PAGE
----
To Stand Up In Court, Restrictive Covenants Must Be Reasonable, Narrowly Tailored, And Allow Former Employees To Work In Their Chosen Field
by Denis Fitzgibbons, Fitzgibbons Law Offices
In my previous article, “Is Your Customer List a Trade Secret?” (Golden Corridor LIVING, Late Summer 2019), we discussed how companies can achieve trade secret protection of their customer lists. In this article, we discuss another form of protection, a restrictive covenant, that is often included in employment agreements.
A restrictive covenant is an agreement in which an employee agrees to forego engaging in certain competitive conduct with the company for a specified period of time within a set location. Restrictive covenants are used to protect the company’s legitimate business interests and prevent unfair competition.
In a 2013 decision, the Arizona Court of Appeals made clear that companies with overly broad restrictions may be unable to enforce their restrictive covenants. In Orca Communications Unlimited, LLC v. Noder, the Court ruled that, to be enforceable, restrictive covenants must be precisely drafted, and that failure to do so will have significant consequences for the company.
Orca v. Noder involved the departing president (Ms. Noder) of a public relations firm (Orca Communications). During her employment, Ms. Noder signed a confidentiality, nonsolicitation and noncompetition agreement. The agreement prohibited her from:
- using Orca’s confidential information or disclosing it to third parties
- providing conflicting services
- soliciting any of Orca’s clients or potential clients
- hiring Orca employees
Before leaving Orca, Ms. Noder informed potential clients she was planning to start her own firm. After she left, Orca sued her for breaching their agreement. She argued that the restrictive covenants were overly broad.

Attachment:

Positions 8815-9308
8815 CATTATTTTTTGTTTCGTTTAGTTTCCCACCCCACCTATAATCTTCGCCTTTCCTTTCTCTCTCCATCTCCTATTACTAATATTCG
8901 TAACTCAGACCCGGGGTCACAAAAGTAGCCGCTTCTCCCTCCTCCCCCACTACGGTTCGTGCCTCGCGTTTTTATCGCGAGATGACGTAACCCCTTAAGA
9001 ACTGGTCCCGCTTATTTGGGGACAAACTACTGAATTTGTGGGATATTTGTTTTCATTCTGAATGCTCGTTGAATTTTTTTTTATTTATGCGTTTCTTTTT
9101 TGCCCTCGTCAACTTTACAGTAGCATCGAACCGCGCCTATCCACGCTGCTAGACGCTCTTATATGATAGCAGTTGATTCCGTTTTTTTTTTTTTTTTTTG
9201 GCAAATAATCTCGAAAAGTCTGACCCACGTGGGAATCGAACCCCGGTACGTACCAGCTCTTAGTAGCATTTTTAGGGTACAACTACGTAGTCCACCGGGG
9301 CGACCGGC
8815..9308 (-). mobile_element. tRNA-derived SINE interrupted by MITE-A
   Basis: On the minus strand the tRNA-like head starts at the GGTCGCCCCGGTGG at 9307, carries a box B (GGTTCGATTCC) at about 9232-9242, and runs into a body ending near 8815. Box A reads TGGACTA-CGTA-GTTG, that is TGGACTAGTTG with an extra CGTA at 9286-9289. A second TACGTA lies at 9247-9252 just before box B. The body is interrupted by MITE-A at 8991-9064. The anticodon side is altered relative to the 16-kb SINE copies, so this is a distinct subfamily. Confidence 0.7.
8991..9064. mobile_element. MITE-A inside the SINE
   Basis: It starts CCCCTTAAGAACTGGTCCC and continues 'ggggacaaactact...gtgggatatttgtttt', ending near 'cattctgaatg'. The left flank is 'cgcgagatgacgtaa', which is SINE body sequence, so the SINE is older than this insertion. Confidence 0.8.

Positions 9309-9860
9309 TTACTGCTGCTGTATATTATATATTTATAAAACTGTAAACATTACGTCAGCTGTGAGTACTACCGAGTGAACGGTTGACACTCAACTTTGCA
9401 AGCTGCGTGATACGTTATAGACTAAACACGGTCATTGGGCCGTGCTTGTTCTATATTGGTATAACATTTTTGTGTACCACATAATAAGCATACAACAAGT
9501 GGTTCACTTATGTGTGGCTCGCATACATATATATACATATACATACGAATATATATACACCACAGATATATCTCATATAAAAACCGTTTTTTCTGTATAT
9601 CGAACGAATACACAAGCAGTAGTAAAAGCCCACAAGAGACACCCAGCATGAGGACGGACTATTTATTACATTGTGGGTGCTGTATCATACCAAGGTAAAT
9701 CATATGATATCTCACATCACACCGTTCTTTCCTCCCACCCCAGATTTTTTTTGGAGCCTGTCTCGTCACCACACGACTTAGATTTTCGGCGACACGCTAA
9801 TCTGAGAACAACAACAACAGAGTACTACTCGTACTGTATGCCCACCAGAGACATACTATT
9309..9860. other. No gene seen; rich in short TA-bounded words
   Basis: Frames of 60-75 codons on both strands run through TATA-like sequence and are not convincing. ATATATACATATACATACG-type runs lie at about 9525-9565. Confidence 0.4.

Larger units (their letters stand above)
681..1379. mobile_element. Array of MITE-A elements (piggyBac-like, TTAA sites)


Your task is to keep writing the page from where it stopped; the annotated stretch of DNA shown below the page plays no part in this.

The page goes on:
The trial court agreed and dismissed Orca’s complaint. The Arizona Court of Appeals upheld the ruling, finding that the covenants were overly broad and should not be enforced.
Orca v. Noder offers useful guidelines and limitations for employers trying to restrict employees’ competitive activities.
Confidentiality. The Court’s ruling reiterated the long-established principle that confidentiality agreements can protect information that is “truly confidential” and not generally known to the public. Orca sought to limit Ms. Noder’s ability to disclose information that was available publicly but only through “substantial searching of published literature” or had to be “pieced together” from public sources.
Also, Orca had defined as “confidential” any information that Ms. Noder came across during her employment and was not generally known and was “substantially inaccessible.” The Court found that this overly broad definition made the confidentiality covenant unenforceable. Because its covenant included information that was not generally confidential, Orca could not enforce the confidentiality restriction.
Competition. Orca’s noncompetition and client nonsolicitation covenants also were found to be overly broad under Arizona law, which holds that such provisions are enforceable only when they are narrowly drawn to protect the company’s legitimate business interests.
The Court found that Orca’s noncompetition covenant did not meet the statutory requirement because it prohibited Ms. Noder from pursuing any type of work in the field and did not limit its reach only to Orca’s protectable interest – i.e., confidential information and client relationships.
The client nonsolicitation provision was also found unenforceable because it sought to protect not only actual client relationships but also “potential” relationships and those with Orca’s former clients.
Orca v. Noder does not prohibit employers from enforcing properly drawn confidentiality, noncompetition or nonsolicitation provisions in employment agreements.
Rather, it reaffirms that restrictions on post-employment activities must:
- be reasonable
- be narrowly tailored as to time and place
- not bar a former employee from making a living in their chosen field
Orca v. Noder underscores the need for Arizona companies to ensure that covenants are narrowly tailored and will survive legal challenges in protecting the company’s legitimate interests.
Denis Fitzgibbons is a partner at Fitzgibbons Law Offices in Casa Grande, 520-426-3824, and president-elect of the State Bar of Arizona.